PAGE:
March 24, 2012

Bill might send bad message

Indiana Gov. Mitch Daniels says he thought carefully before signing a bill that lays out when individuals would be legally justified in using force against police officers.

He said he shared the concern of law enforcement organizations that the new law might be misinterpreted, but he said he signed it because he believed the measure actually tightened the restrictions on a citizen using force in a confrontation with the police.

I hope he’s right.

The bill won huge support in the Indiana House and Senate.

Lawmakers had been flooded with angry calls and emails after the Indiana Supreme Court issued a ruling saying that Hoosiers did not have the right to resist a police officer entering their homes illegally.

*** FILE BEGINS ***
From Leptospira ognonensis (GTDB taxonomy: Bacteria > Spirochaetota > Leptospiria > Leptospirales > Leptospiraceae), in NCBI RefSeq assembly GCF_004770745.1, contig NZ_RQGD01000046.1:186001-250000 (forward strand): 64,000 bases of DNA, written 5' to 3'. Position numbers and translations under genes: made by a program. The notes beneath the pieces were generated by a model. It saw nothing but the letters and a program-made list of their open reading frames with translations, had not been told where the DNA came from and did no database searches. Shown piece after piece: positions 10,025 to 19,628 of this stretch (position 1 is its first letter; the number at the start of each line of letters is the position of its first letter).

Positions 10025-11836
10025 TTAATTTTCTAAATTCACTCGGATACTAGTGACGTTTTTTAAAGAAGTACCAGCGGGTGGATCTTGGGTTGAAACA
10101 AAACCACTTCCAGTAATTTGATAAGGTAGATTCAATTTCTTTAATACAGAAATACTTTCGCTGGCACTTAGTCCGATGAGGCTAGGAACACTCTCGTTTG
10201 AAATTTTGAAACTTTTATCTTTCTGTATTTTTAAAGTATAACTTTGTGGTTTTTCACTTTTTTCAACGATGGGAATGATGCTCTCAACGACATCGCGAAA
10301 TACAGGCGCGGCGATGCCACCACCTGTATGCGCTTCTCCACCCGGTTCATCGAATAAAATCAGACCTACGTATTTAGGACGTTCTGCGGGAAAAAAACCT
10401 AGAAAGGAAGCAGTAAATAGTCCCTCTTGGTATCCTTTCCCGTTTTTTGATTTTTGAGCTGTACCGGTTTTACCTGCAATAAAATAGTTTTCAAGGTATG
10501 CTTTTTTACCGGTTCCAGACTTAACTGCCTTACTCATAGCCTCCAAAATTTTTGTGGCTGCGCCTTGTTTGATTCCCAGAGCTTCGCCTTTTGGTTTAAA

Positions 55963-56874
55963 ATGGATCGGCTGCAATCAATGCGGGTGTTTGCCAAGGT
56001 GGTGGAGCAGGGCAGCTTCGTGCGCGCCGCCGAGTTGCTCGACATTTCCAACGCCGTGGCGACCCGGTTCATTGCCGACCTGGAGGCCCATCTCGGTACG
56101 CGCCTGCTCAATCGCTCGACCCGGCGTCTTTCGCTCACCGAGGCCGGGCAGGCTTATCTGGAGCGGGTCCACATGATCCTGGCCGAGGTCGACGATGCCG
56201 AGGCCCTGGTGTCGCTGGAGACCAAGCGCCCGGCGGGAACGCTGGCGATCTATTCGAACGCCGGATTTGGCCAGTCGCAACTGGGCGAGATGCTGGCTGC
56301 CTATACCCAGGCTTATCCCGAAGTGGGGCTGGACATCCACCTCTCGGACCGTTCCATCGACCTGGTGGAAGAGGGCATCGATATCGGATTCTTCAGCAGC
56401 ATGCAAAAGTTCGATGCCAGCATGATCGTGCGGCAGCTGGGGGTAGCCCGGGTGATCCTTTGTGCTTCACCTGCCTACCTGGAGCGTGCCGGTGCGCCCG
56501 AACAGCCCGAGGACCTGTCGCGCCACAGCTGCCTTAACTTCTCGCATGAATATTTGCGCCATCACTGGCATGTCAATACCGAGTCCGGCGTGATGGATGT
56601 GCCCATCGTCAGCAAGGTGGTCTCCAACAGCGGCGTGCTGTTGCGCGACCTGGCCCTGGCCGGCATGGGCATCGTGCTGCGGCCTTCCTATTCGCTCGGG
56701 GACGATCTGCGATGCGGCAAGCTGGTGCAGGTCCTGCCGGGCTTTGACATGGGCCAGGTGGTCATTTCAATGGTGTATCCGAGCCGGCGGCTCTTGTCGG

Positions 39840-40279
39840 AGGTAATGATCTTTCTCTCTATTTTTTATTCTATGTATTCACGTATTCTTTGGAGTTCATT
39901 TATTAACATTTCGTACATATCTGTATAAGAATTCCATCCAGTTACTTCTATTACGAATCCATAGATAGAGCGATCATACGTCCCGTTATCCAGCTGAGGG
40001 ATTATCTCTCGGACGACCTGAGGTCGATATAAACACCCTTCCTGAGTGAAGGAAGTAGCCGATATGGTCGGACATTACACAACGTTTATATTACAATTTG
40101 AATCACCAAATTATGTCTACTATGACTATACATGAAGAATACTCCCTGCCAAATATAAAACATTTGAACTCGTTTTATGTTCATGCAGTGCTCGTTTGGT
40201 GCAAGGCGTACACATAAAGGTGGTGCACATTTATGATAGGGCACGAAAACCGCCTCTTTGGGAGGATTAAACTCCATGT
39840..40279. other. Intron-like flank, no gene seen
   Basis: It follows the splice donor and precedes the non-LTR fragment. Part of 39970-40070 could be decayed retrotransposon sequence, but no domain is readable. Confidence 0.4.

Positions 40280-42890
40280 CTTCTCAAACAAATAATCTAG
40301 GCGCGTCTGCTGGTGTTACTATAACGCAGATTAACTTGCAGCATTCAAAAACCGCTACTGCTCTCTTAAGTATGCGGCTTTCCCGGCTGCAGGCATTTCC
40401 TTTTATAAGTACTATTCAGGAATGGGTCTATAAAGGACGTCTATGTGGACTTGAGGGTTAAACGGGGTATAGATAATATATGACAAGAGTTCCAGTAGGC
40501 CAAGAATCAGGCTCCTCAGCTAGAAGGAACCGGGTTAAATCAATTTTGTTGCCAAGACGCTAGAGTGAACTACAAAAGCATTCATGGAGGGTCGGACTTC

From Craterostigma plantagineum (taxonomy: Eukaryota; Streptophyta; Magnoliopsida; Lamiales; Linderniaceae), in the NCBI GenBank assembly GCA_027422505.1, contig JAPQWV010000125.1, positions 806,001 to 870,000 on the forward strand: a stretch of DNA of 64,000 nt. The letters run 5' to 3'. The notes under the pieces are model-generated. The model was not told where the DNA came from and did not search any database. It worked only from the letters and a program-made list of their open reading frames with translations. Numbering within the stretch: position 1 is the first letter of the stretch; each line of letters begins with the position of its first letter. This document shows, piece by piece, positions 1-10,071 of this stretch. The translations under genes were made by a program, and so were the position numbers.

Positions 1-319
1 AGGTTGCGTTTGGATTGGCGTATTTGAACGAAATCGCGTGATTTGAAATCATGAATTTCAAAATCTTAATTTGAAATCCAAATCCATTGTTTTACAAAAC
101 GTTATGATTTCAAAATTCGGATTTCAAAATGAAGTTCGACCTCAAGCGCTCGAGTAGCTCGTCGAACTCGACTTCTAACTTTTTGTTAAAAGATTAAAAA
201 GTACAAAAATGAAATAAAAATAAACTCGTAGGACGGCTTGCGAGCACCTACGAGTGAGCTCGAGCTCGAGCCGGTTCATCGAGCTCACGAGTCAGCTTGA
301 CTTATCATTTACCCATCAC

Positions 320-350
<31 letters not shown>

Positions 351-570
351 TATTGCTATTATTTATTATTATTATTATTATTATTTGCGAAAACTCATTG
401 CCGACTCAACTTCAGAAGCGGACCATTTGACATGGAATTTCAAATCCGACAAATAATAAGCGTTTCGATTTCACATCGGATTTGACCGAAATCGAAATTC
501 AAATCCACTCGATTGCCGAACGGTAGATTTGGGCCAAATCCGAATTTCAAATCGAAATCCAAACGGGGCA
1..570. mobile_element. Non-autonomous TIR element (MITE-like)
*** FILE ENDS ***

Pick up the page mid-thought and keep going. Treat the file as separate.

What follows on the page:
Critics conjured up images of Nazi storm troopers knocking down doors, and they complained that the decision would take away rights that had been part of common law for hundreds of years.

Some of the more vocal critics suggested that they certainly would resist if the cops came crashing through the front door, court decision or no court decision.

Police organizations, of course, supported the court’s ruling. They saw it as a common sense decision that would save lives.

I agree.

The time to be debating whether police officers have a right to come into your house is not in the heat of the moment. Telling anyone that it might be OK from time to time to point a gun at a police officer seems to me to be inviting tragedy.